Updated: Dec 6, 2020
People have been asking me to post this for so long and I am finally sharing how to make tzatziki! Tzatziki sauce is easy-peasy to whip up and serves as a great dressing for salads, falafel, salmon, and more.
What is tzatziki?
Tzatziki is more than a difficult word to spell. It's a nutritious dressing, sauce, or dip from the Mediterranean region. It is also popular in the Middle East.
What does tzatziki sauce taste like?
With yogurt as its base, tzatziki tastes like a creamy lemon and garlic dip. It sometimes has herbs such as dill or mint added to it.
People who don't eat yogurt actually tend to enjoy tzatziki if they like other sour cream or mayo-based dips. It adds a fresh flavor to otherwise dry foods like falafel or pita.
If I'm lactose intolerant, can I eat tzatziki?
Tzatziki is made from yogurt. Although people with lactose intolerance often avoid yogurt, many can digest it better than milk because most yogurts contain live cultures that help break down the lactose. (1) Full fat and Greek yogurts also have less whey (milk product) than other yogurts.
According to DairyNutrition.ca, "Both yogurt and cheese are produced by the fermentation of milk by lactic acid bacteria. During this process, a certain quantity of lactose is converted to lactic acid. Therefore, yogurt is generally well tolerated, particularly those with active bacterial cultures, which help digest lactose. In addition, the semisolid state of yogurt slows gastric emptying and gastrointestinal transit, providing more time for lactose digestion."
Lactose loads of 15g or greater produce symptoms in the majority of lactose-intolerant people. (Some can tolerate up to 20g of lactose.) However, when lactose loads of up to 12g are eaten, symptoms can be minimal or absent. (1)
Product Lactose Quantity
Milk 12g per cup
No Fat Yogurt 14g per 6 oz.
Full Fat Yogurt 8g per 6 oz
Greek Yogurt 4-6g per 6 oz.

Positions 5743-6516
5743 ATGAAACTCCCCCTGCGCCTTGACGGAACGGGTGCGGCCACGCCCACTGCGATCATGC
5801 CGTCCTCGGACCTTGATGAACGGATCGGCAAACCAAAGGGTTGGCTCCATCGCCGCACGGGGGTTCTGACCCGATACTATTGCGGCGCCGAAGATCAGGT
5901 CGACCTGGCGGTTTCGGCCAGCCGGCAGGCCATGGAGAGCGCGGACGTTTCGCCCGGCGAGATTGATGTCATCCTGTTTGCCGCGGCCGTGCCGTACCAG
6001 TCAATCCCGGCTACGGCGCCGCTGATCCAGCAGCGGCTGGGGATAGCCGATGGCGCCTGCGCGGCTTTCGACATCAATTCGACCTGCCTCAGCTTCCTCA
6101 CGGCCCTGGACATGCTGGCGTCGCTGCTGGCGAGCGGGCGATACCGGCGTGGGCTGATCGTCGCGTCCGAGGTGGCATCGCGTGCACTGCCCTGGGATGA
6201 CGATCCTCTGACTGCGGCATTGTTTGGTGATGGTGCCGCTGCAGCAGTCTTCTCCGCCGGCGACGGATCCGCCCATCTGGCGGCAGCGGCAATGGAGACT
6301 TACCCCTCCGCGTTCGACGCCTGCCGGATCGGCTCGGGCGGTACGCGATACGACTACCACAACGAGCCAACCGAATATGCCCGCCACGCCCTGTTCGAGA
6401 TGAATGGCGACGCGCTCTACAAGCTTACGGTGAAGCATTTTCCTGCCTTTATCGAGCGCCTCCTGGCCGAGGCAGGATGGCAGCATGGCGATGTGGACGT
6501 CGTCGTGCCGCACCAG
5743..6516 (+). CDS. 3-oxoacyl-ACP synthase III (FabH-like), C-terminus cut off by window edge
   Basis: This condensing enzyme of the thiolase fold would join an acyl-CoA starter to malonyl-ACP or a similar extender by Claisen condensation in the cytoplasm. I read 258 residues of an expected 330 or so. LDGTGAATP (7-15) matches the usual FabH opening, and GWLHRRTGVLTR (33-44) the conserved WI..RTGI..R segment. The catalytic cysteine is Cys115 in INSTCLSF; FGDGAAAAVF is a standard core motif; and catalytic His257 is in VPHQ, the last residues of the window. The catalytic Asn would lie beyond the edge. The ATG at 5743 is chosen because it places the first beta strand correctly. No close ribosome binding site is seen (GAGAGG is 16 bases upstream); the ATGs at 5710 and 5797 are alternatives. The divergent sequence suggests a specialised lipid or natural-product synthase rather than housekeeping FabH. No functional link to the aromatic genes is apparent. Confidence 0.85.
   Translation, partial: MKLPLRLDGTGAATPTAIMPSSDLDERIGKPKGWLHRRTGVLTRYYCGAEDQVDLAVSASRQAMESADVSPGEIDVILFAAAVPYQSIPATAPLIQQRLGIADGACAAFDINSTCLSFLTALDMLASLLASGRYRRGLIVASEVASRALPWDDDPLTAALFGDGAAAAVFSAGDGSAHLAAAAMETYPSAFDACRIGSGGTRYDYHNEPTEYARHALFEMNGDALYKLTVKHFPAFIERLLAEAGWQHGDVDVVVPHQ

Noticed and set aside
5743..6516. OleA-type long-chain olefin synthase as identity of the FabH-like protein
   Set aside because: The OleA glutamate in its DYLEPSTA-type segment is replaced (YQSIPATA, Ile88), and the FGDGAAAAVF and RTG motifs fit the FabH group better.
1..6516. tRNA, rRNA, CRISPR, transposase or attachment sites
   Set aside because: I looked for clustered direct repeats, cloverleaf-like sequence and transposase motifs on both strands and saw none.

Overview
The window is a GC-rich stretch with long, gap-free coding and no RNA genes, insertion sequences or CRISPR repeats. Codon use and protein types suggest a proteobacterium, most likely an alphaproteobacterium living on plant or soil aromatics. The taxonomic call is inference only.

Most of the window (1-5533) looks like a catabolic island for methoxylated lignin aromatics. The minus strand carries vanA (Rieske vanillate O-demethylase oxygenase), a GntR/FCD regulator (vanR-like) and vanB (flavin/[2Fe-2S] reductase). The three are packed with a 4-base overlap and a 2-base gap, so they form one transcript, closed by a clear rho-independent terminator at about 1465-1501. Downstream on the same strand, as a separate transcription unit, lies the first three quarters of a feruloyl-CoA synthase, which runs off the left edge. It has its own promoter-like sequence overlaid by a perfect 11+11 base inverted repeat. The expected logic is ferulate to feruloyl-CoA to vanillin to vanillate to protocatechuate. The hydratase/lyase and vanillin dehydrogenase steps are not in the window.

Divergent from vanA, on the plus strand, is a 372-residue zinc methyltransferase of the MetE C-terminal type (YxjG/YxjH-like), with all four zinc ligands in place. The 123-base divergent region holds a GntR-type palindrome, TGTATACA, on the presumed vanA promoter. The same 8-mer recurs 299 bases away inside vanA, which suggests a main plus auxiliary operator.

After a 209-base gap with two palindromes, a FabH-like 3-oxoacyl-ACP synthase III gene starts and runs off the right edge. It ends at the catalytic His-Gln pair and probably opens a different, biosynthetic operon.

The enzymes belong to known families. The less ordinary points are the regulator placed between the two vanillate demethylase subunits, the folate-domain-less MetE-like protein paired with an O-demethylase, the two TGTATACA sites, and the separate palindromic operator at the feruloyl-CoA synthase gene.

One study found that when people with lactose intolerance ate yogurt with probiotics, they were able to digest 66% more lactose than when they drank milk. The yogurt also caused fewer symptoms, with only 20% of people reporting digestive distress after eating the yogurt, compared to 80% after drinking the milk (2). If you have lactose intolerance and you want to try yogurt, start with a small amount of a yogurt labeled "probiotic," so you know it has the live cultures of bacteria to break down the lactose. You can also start with a small amount of probiotic Greek or full-fat yogurt to reduce the whey.
Yogurts that have been pasteurized, which kills the bacteria, may not be as well tolerated.
Here's a homemade tzatziki recipe:
Prep Time: 5 mins.
Yield: 1 serving
2 small scoops of plain, full fat Greek yogurt (about 1/2 cup)
Juice of 1/2 lemon (if making thicker dip; use whole lemon if making thinner dressing)
1 garlic clove
1 Tbsp dried dill
Optional: shavings of cucumber flesh
Optional: 3 muddled mint leaves
Add 2 scoops of yogurt to a small bowl. (No need to measure)
Squeeze lemon juice into yogurt.
Mince garlic and add to yogurt. Add dill.
Optionally, you can use a grater to add cucumber shavings and a pestle & mortar to muddle the mint before you add it.
(1) Savaiano, D.A. & Levitt, M.D. (1987). Milk intolerance and microbe-containing dairy foods. Journal of Dairy Science, 70(2):397-406. https://www.ncbi.nlm.nih.gov/pubmed/3553256
(2) Savaiano, D.A. (2014). Lactose digestion from yogurt: mechanism and relevance. American Journal of Clinical Nutrition, 99(5 Suppl):1251S-5S. doi: 10.3945/ajcn.113.073023.
(3) DairyNutrition.ca. Lactose intolerance: Health authorities' recommendations. https://www.dairynutrition.ca/scientific-evidence/lactose-intolerance-and-milk-allergy/lactose-intolerance-health-authorities-recommendations
For nutrition appointments with a registered dietitian, book online at: ZEST Nutrition